I’ve been wanting to try a peacock swirl, and since my soap forum of choice is having a challenge in which one can interpret a specific theme (May’s is florals), I decided to be very brave and do a peacock swirl with lilac fragrance oil. I wanted my colors to reflect real lilacs, so I busted out my cellini blue again (for the purple), electric bublegum neon colorant (for the pink, hoping the titanium dioxide added to the oils would tone it down a bit), cappuccino mica (for the brown bark of the lilac bush), and titanium dioxide (for white).
As I’ve said before, florals speed up the soap making process. They can have the ability to turn a nice emulsion of raw soap into a thick glopy mess in a matter of seconds. Since the peacock swirl is fairly time intensive, I decided to leave my colors for the swirl unfragranced to keep them liquid longer and fragrance only the bottom bit of my soap. Good thing, too, because when I put the dividers into my mold, the bottom was pretty firm.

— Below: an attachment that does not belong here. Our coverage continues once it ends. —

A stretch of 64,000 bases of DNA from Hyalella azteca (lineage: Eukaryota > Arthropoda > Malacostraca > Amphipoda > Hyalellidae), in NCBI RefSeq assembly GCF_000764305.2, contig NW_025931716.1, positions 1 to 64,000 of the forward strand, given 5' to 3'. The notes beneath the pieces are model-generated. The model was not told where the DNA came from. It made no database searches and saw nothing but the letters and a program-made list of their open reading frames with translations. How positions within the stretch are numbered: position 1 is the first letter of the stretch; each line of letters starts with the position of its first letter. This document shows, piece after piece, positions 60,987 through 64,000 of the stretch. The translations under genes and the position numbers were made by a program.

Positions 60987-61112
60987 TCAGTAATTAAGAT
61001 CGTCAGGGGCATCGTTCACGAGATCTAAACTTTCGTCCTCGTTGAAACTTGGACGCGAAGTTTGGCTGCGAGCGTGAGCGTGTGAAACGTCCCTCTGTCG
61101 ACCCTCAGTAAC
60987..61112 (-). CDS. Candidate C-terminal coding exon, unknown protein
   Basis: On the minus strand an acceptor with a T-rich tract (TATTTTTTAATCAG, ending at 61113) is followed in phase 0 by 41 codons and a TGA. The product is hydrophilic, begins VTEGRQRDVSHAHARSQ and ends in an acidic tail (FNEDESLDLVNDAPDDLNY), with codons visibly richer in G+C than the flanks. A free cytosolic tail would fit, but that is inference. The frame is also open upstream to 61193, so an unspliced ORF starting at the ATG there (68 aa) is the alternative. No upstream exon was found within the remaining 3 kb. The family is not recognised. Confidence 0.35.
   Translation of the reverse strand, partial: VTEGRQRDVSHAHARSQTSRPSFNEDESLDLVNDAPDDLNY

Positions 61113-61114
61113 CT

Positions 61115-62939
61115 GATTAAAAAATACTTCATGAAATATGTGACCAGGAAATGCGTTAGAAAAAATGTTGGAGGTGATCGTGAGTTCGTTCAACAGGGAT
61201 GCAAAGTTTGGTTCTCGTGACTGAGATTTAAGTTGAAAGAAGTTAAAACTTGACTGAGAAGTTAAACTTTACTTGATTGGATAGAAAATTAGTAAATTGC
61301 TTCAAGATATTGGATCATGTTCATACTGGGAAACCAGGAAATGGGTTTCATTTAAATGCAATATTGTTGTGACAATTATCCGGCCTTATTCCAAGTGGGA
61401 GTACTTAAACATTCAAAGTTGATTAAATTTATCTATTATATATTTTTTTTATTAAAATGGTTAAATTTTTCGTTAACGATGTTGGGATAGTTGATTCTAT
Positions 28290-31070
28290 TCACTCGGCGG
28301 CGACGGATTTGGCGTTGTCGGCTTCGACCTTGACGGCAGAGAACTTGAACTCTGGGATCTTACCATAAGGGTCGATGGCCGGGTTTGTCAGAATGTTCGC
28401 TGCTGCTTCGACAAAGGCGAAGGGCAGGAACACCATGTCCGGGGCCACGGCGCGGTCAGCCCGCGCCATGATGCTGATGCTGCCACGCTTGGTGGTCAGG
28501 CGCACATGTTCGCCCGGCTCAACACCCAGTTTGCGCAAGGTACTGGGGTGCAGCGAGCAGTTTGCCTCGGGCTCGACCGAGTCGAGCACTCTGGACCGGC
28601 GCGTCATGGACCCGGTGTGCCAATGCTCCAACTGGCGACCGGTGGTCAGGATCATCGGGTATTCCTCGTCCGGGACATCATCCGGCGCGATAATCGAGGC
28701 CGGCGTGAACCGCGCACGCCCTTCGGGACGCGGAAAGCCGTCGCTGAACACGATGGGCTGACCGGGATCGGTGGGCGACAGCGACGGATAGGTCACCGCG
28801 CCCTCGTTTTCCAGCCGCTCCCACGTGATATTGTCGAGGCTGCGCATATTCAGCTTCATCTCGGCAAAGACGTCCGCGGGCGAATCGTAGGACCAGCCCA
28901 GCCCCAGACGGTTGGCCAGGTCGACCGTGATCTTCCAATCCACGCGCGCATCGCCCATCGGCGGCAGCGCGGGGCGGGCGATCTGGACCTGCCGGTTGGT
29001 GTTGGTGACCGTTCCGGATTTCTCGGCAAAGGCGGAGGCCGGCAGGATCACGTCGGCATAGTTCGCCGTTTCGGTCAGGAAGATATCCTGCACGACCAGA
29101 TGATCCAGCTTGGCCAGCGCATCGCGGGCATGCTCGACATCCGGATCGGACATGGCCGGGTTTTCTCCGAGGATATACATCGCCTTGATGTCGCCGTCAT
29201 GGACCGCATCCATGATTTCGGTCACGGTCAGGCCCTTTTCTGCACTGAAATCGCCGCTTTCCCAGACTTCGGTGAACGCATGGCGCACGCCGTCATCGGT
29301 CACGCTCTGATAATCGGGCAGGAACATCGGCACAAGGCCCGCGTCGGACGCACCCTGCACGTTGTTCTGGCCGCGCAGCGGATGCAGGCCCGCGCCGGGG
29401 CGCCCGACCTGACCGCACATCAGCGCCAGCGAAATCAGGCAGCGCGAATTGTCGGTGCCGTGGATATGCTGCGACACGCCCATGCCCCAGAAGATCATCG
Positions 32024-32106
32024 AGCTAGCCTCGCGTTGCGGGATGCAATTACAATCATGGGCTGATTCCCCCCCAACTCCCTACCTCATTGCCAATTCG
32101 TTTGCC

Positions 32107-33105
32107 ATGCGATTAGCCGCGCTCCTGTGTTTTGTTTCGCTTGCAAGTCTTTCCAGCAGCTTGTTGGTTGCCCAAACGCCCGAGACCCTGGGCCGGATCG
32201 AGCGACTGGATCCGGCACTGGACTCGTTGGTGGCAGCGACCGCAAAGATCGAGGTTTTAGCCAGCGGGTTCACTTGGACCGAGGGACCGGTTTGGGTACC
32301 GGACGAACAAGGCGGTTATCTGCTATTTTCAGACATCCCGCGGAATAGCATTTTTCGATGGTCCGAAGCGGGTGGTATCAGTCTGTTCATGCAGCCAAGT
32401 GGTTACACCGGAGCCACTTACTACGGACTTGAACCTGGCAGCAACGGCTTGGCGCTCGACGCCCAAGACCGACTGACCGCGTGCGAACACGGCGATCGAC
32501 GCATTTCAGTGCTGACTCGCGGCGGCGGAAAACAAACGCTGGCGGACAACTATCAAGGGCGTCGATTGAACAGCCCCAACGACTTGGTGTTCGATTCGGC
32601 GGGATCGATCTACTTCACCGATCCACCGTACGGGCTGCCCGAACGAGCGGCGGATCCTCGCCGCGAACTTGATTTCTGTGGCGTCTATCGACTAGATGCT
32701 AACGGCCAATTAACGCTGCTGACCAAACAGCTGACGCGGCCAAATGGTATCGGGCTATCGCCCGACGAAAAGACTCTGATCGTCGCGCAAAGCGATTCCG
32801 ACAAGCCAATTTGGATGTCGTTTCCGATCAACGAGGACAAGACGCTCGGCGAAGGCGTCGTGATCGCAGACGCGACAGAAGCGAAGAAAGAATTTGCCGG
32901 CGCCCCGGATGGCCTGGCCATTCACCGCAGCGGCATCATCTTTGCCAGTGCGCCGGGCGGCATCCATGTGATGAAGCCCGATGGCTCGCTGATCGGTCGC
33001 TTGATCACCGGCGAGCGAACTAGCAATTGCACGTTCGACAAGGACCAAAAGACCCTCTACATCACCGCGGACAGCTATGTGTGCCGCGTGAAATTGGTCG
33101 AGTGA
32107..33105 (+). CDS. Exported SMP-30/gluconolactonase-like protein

I added some titanium dioxide to the raw soap and mixed it up. I poured some soap off into separate containers for the top swirl, then I fragranced the rest.
If you want to know more about the peacock swirl or cold process soap making in general, there’s tons of resources out there. I read the Soap Queen blog (soapqueen.com) and the Teach Soap Forum (teachsoap.com). YouTube is also a fount of knowledge, as well. You can also find the Rhino Song there. But I digress . . . .
The swirl came out really neat, and even after I shoved the dividers into my mold, I’m still pretty impressed with the results. Don’t tell, but I think this soap may be bridesmaid’s gifts once June 23rd rolls around . . . .